“While AI’s success hinges on the expertise of the clinicians and health professionals who use it, it can significantly ease pressure on resources and increase efficiencies,” notes the McKinsey study. “Technologies powered by AI, machine learning and robotic process automation have the potential to improve outcomes and patient experience and to control costs through timely and precise interventions, greater productivity and a reduction in unnecessary utilization.”

How Does AR Play in the Cath Lab?

While you might think of AR as something of a toy (and it’s often used in casual applications like Meta’s headset), it has also leveled up in medical settings, including the cath lab.

“By using AR, interventionalists could combine visual fluoroscopy information projected and registered on the patient body with data derived from preprocedural imaging and live fusion of different imaging modalities such as fluoroscopy with echocardiography,” notes a 2021 study published in the Journal of the American College of Cardiology: Cardiovascular Imaging.

The study also notes that AR and Virtual Reality (VR) tools can also help in other ways, including these:

Physician/health care providerEducationMedical students or beginners can learn new or complex cardiovascular subjects
PlanningInterventionalists can plan complex cardiovascular procedures
PerformingInterventionalists can be assisted in complex cardiovascular procedures
PatientEducationPatients can be educated in specific complex cardiovascular issues
DistractionPatients can be distracted during complex cardiovascular interventions
TreatmentRehabilitation of patients can be enhanced after specific complex cardiovascular interventions

In January 2023, the FDA cleared VR software for surgical planning in a “mixed reality space” where many medical professionals can consult together in a virtual space to analyze information from CT and MRI scans. But this wasn’t the first VR and AR use in cardiology. In 2021, doctors at CentraCare in Minnesota completed the first structural heart procedure in the world guided by a new 4-D hologram technology. And even in 2019, VR was being used to analyze structural heart imaging exams at the University of Chicago, and in Ann Arbor AR was used to acclimatize children and other nervous patients for an MRI.

How Safe Is This New Technology, Anyway?

Adoption of tools like AR, VR and AI can come with not only a learning curve by physicians who would be using the tools but also by the public who can have a sense of skepticism when faced with strange new tech. A 2023 survey by GE HealthCare found that “at least 55% of medical professionals say AI is not ready for medical use, the international GE survey revealed. Of those asked, 42% globally — and only 26% in the US — think AI can be trusted. The survey included 7,500 clinicians, such as doctors, physician assistants, and public health medics, as well as patients and patient advocates in eight countries.”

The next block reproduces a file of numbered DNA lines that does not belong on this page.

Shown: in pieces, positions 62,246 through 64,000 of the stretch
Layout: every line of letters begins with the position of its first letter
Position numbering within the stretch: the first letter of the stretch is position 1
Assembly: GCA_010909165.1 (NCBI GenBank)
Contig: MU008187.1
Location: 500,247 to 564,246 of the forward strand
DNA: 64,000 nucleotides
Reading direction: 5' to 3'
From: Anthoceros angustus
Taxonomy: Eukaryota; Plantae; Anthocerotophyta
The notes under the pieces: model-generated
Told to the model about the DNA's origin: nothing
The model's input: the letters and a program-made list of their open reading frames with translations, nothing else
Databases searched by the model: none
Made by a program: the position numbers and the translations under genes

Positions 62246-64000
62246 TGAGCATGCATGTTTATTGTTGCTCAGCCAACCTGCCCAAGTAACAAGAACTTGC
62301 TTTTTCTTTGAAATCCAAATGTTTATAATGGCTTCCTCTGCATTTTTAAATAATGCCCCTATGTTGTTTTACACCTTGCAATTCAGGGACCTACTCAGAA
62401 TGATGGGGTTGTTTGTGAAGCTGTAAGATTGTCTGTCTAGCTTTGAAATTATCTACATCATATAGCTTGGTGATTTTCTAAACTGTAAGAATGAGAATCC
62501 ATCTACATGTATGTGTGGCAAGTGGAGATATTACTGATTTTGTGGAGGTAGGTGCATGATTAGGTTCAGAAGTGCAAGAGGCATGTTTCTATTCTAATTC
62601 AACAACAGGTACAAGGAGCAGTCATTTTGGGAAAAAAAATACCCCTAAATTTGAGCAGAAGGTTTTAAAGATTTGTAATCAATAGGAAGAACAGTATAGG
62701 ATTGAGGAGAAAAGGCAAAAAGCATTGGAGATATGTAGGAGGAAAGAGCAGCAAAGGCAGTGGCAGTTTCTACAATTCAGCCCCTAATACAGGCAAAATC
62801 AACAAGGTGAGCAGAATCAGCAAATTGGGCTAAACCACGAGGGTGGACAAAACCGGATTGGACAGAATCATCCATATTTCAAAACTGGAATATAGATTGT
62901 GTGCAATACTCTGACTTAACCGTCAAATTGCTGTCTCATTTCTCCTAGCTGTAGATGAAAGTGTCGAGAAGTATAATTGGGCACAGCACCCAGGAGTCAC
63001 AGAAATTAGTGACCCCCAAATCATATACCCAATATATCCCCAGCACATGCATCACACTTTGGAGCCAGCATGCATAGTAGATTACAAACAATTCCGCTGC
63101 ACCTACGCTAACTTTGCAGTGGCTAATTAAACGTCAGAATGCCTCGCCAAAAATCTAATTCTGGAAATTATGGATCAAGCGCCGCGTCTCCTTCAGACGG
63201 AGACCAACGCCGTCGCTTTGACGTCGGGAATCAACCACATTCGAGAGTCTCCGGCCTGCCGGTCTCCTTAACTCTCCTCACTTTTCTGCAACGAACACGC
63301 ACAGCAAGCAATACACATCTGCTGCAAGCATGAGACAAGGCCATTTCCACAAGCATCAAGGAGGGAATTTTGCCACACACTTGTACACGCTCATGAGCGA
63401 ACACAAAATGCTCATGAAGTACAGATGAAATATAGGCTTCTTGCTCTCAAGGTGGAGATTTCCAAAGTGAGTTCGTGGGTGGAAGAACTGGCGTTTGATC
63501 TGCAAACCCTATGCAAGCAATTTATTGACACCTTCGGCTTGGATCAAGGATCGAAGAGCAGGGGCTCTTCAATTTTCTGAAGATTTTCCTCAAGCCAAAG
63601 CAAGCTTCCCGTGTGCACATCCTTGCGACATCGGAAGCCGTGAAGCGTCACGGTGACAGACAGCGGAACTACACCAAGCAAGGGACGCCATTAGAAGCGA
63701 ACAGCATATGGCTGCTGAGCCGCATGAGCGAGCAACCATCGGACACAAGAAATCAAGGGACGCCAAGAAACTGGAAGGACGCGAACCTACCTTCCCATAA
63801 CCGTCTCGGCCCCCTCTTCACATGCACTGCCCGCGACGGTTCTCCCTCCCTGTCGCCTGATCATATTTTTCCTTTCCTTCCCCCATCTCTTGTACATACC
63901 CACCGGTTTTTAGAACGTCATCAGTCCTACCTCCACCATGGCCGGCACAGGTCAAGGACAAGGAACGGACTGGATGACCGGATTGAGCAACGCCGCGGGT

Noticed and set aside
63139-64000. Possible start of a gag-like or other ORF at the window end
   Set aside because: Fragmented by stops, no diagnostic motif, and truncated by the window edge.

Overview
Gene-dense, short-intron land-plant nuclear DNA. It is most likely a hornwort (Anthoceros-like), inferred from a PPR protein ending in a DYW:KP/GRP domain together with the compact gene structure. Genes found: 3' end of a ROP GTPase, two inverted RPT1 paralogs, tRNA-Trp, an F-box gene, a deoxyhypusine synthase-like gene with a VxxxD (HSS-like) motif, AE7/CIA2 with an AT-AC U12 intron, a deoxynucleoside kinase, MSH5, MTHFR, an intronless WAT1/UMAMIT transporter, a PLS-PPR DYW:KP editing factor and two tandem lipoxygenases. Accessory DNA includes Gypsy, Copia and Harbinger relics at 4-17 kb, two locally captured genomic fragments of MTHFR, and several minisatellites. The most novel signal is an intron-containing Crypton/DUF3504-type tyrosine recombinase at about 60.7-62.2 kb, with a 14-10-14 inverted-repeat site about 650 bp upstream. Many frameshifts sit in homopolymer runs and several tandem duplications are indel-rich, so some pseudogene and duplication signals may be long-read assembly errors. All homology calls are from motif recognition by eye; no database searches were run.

And that’s the thing about something new, especially in complex fields like medicine. We’re often more scared than we should be – while an ounce of skepticism is still OK if it doesn’t get in the way of progress.

“Blind trust in a new technology is unsettling and concerning until the technology has been proven safe with time and outcomes,” notes Dr. Serwer.

Machines Are Only As Good As We Make Them

There are continuing studies that look at AI, VR, and AR’s potential in cardiology and other medical settings. And our regulatory processes also analyze those findings before approving any new methods. The good news is so far, many studies have been positive.

For example, at Cedars-Sinai, a new study looked at whether AI was more accurate than an ultrasound technician in an initial assessment of nearly 3,500 transthoracic echocardiogram studies.

Among the results:

  • Cardiologists made corrections to AI assessments only 16.8% of the time.
  • Cardiologists made corrections to sonographers’ assessments 27.2% of the time.
  • Physicians were unable to tell the AI assessments from the sonographers’ assessments.
  • AI saved cardiologists and sonographers time.

These types of results, now under review by the FDA for regulatory approval to use this AI-assisted method for patient assessments, are just one example of careful and measured progress to improve not only patient outcomes but also physician job satisfaction by freeing up time for different tasks.

“As with the use of any new technology, there are always limitations. Artificial intelligence relies on programming and algorithms,” notes Dr. Serwer. “True AI has the ability to learn and to improve upon these algorithms with more use. The ability to track multiple patient metrics and catch cardiovascular disease at an earlier stage than previously possible means less cardiac morbidity and mortality.”

Hopefully in the years to come, we’ll see more advancements utilizing AI, AR, and VR in the cath lab, and across many more medical settings.